10. 10. 10 In 1980, Butler proposed that most tourist resorts go through a six stage model and he called this the tourism life cycle model. It states that most tourist resorts start on a very small scale and get bigger and bigger until stagnation occurs. The Butler’s Model is more commonly used today as the Tourism Area Life Cycle.
  11. 11. 11 A few hardy and adventurous people looking for something different in a holiday find a place that is special in terms of its culture, natural beauty, history or landscape. There may be no tourist services available and local people will not be involved in tourist money making activities. Image Source: Exploration
  12. 12. 12 Local people start to notice that there are increasing numbers of people coming to their local area. They start businesses to provide accommodation, food, guides, and transport. Image Source: Involvement
  13. 13. 13 Big companies start to see the emerging potential of the area as a tourist resort and therefore start to invest money in the region. They build large hotel complexes and sell package holidays (a package might include travel, accommodation, food and excursions). This makes the numbers of tourists swell dramatically and massively expands the number of job opportunities for people in the local region, in both tourist related jobs and in construction and services. Image Source: Development
  14. 14. 14 The local economy is probably dominated by tourism at this stage, and many local people will make their money from this type of industry. However, this can remove people from other industries such as farming and fishing and these industries can suffer as a result. There will be continued building and expansion of the resort BUT some of the older buildings will start to become unattractive and a lower quality client base might result. Image Source: http:// sites/default/files/styles/ large/public/field/image/ boracay%20events.jpg Consolidation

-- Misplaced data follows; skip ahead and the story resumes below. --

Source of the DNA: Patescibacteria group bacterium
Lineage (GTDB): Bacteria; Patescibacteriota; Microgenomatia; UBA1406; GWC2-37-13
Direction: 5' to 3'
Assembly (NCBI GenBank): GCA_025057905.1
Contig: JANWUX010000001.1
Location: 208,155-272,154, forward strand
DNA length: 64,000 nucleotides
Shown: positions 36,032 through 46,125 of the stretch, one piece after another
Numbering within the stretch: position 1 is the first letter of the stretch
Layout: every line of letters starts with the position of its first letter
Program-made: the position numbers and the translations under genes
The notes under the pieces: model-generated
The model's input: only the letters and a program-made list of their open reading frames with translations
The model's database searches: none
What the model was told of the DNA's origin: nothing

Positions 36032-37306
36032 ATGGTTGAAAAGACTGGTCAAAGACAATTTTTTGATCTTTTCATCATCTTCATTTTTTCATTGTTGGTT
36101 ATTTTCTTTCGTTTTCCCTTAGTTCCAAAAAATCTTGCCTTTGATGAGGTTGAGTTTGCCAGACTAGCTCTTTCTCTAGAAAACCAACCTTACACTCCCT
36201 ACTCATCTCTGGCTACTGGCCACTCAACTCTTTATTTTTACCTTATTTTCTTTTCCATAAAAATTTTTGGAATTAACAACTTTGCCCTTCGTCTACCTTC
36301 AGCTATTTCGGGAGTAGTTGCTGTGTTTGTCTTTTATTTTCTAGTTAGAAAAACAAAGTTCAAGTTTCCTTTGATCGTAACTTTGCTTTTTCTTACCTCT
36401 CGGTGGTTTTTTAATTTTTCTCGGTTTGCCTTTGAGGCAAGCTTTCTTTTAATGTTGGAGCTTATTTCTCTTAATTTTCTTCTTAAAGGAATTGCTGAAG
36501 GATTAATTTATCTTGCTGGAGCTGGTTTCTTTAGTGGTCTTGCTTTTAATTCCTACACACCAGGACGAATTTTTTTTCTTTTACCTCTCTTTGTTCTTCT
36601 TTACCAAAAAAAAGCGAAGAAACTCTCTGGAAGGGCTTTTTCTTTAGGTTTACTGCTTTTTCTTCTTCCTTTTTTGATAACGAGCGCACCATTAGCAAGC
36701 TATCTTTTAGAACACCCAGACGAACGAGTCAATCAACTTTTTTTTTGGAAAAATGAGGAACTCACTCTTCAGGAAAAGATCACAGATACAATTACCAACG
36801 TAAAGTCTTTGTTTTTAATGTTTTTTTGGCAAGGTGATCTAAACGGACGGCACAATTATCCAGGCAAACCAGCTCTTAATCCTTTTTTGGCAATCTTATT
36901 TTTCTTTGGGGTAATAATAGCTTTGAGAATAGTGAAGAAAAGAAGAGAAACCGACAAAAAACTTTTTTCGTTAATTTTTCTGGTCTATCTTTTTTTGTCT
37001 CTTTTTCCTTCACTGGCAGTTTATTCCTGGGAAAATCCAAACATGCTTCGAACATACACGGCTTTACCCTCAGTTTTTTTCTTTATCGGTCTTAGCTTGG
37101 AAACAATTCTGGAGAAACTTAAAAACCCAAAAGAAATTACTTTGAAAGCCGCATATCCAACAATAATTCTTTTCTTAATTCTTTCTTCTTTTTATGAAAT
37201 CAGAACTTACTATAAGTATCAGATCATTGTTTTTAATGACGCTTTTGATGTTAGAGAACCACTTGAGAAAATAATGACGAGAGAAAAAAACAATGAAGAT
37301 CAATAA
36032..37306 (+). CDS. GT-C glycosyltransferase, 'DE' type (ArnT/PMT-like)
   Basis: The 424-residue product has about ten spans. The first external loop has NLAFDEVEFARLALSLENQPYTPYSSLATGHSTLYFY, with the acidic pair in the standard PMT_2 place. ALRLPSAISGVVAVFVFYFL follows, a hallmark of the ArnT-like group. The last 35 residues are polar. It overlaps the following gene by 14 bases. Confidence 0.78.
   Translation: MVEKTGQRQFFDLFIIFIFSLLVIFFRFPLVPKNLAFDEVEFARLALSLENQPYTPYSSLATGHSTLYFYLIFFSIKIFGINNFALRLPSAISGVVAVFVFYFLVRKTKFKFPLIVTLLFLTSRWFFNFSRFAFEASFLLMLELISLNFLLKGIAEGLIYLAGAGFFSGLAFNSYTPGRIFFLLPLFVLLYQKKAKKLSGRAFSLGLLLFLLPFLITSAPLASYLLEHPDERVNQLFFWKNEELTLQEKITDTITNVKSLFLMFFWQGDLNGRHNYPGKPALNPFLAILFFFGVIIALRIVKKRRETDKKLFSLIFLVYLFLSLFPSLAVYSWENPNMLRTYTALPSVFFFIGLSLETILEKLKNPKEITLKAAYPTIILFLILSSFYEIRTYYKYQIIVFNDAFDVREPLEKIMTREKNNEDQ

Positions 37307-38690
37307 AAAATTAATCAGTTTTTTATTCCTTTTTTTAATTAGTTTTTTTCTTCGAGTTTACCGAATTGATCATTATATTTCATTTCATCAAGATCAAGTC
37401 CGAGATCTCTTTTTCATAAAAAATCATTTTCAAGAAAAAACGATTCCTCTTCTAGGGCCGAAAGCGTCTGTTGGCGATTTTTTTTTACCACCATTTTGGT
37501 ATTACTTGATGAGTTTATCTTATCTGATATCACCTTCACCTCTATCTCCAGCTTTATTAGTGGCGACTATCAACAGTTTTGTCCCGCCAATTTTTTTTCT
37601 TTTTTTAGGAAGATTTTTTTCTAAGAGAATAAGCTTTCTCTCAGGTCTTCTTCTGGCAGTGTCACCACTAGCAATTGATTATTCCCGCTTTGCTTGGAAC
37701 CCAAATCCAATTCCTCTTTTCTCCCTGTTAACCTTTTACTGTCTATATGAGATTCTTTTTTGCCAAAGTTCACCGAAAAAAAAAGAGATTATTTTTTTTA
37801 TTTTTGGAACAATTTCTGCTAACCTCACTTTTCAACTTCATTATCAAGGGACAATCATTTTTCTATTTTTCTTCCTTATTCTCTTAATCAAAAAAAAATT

15. 15. 15 Competition from other resorts, rowdiness and a loss of the original features (e.g. if it had a great beach but that is now crowded and full of rubbish) can cause the resort to stop growing. The number of people going levels off then starts to decline, threatening local businesses and services. Image Source: Stagnation
  16. 16. 16 From the stagnation point onwards there are 2 basic possibilities: 1.Decline in various forms or rejuvenation (regrowth of the resort) Decline can be slow or rapid, and regular visitors are replaced by people seeking a cheap break or day trippers. 2.Rejuvenation involves a cash injection from either a private company or the government, to create a new attraction within the original resort to boost its popularity. Decline or Rejuvenation
  17. 17. 17 age Sources: ikAsik Falls in North Cotabato tps:// argao Island: boc River chanted Kingdom